If you try to think about moving body parts that don't "want" to move, you will sound distracted when speaking, and other parts will mostly hold still.
If you think about parts that DO want to move, you will sound expressive, and other parts of your anatomy will join in naturally. E.g. if you are wired for Head, neck and shoulders—what we call zone 1, and think about making faces when speaking, your hands will begin to gesture. But if you think about using your hands, your gestures will be stiff and you will sound distracted.
Actors who perform voice over know that energetic body language is required. Our interactions with and tests of aspiring and experienced actors have been through 78 voice acting events where we record as many at 350 live performance coaching sessions in a day, and through the several group classes we do every week through our business the School of Acting and Voiceover.
In all, my wife Sarah and I have done around 30,000 live coaching sessions.
Our advice to actors is to determine which of the four "zones" you are most wired for, and consciously expand your use of movement in that zone to sound both more expressive, and more authentic.
It's as if you need to tell your subconscious "these are the allowable and expected motions during the upcoming activity" or you will be more tight, anxious and unnatural. The four zones are:
1) Head, neck and shoulders. Common tip: Tilt your head slightly and reposition some part of your face (raised eyebrow, parted lips, etc) before speaking
2) Hands, arms and shoulders. Common tip: Keep your wrists above your elbows at all times to allow natural gestures to occur, as hands are psychologically difficult to lift when they drop below elbows.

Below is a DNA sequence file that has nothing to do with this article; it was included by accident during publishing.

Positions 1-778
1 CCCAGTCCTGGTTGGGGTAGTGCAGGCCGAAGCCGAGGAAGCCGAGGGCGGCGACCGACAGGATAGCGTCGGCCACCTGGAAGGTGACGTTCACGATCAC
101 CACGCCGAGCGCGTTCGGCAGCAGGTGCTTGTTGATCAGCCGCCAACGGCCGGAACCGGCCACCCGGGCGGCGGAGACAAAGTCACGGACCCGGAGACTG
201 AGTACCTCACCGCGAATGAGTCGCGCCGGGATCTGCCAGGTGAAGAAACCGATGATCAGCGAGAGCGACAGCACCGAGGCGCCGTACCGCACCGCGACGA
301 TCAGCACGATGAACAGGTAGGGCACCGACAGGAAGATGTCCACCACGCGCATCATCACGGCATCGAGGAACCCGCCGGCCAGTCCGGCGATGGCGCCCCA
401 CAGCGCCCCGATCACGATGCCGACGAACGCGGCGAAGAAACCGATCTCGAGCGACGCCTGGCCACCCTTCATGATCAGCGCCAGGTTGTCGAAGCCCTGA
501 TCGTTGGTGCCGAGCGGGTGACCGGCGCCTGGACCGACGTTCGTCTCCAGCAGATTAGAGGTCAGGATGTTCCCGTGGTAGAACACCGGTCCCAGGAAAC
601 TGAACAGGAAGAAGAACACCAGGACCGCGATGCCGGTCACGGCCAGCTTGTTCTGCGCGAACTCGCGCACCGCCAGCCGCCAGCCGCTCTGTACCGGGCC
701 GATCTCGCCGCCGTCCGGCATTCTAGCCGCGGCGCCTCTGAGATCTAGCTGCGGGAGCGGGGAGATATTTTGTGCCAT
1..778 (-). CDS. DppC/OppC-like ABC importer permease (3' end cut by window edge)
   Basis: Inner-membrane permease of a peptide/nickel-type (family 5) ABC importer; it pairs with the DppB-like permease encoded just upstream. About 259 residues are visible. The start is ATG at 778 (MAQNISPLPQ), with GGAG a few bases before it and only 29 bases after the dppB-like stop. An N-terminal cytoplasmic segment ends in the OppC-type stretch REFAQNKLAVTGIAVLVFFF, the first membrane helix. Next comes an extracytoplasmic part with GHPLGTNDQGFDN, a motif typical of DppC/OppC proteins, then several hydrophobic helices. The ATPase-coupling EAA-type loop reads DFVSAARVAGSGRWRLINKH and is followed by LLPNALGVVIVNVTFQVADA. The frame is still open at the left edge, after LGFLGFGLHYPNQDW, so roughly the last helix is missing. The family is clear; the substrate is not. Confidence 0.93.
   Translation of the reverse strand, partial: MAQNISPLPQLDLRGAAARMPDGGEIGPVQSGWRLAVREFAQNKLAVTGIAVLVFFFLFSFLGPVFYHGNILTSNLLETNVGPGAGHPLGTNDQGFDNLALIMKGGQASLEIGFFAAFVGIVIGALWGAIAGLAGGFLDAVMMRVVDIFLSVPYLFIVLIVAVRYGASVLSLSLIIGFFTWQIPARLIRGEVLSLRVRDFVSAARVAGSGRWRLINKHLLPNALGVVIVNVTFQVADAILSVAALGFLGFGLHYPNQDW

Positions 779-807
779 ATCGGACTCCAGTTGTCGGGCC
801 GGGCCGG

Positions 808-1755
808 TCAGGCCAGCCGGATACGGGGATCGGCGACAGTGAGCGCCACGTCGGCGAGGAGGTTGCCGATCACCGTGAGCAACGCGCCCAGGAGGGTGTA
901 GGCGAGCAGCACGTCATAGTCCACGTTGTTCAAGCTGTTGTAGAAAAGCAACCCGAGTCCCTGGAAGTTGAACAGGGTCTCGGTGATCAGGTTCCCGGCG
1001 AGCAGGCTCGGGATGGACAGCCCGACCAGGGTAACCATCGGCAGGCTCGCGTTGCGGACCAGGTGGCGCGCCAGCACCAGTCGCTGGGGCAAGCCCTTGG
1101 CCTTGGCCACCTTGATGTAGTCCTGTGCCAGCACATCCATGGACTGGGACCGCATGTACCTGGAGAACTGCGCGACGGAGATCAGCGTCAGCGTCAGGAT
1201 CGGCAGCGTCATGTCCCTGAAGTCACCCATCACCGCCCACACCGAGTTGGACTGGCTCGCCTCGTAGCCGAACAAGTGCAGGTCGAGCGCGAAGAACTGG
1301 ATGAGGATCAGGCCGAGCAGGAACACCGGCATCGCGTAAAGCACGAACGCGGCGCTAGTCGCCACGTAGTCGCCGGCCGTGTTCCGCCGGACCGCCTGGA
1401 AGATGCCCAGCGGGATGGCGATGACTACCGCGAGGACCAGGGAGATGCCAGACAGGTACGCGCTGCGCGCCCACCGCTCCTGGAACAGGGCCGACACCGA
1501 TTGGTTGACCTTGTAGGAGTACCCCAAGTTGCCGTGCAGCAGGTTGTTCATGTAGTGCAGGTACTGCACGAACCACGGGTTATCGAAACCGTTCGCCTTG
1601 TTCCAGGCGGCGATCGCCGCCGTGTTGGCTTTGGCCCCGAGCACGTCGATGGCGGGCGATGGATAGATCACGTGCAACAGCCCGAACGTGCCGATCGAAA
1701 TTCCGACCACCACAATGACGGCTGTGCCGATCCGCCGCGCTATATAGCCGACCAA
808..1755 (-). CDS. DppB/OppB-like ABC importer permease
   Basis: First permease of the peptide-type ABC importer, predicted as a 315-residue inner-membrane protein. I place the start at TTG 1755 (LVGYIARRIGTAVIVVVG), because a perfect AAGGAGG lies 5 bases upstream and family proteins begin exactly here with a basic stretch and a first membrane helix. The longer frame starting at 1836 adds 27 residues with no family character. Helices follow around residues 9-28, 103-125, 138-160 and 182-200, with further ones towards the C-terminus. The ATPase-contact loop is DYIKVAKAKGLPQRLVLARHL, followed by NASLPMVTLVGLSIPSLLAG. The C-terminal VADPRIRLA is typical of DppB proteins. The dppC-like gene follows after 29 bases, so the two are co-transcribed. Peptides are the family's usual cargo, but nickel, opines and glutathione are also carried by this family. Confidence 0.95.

3) Body posture. Common tip: Dance a bit before speaking, or, while keeping your feet planted and your head facing forwards, rotate your shoulders 90° left then 90° right.
4) Whole body (everything moves). Common tip: Plan the posture and movements you will use as you begin speaking to consciously set a more expressive starting point.
Most of our training programs are not available publicly. Though we have advertised in the past, most of our students have come through referrals over the last 15 years, partly because we have hired people at all levels of our industry to come be coaches, and they know we base much of our training on how they themselves work with people in the industry.
We currently only train remotely (e.g. via Zoom), though we maintain an in-person training center (currently used mostly for storage). Although SchoolofVoiceover.com has some public learning content, most of our content (about 1,000 articles) is only available through a private, invitation-only forum.
you're getting downvoted anyway tho!
Red flag. That's not science.
Having "probable cause" to test a hypothesis is an important part of science. Testing neutral hypotheses is only a recipe for pointless p-hacking, I'd say that's not science.
Languages exist as part of culture. To extrapolate and assume that these Dutch results will translate into other languages, because languages are translatable and therefore equivalent, is to ignore culture.
For the same reason that what you know as "hand waving" is not neutral, the proposition deserves to be investigated rigorously in a way that isolates cultural signals from language, to the extent possible. That's a significant experimental challenge that warrants a scientific objectivity which is compromised by presuming the result.
But I may be reading too much into this, because I'm giving a reason why the results might translate. The original researchers don't even give that. They just say they think it will, without giving a reason. That's not science - it is speculation.
I'm fine with speculation and opinions. They have their uses and contexts. All I'm saying is that speculation and opinions are not science. The value of science arises precisely from where expectations are upended by experimental data.
As far as I can tell they aren't claiming that their research generalizes, only that they expect it will.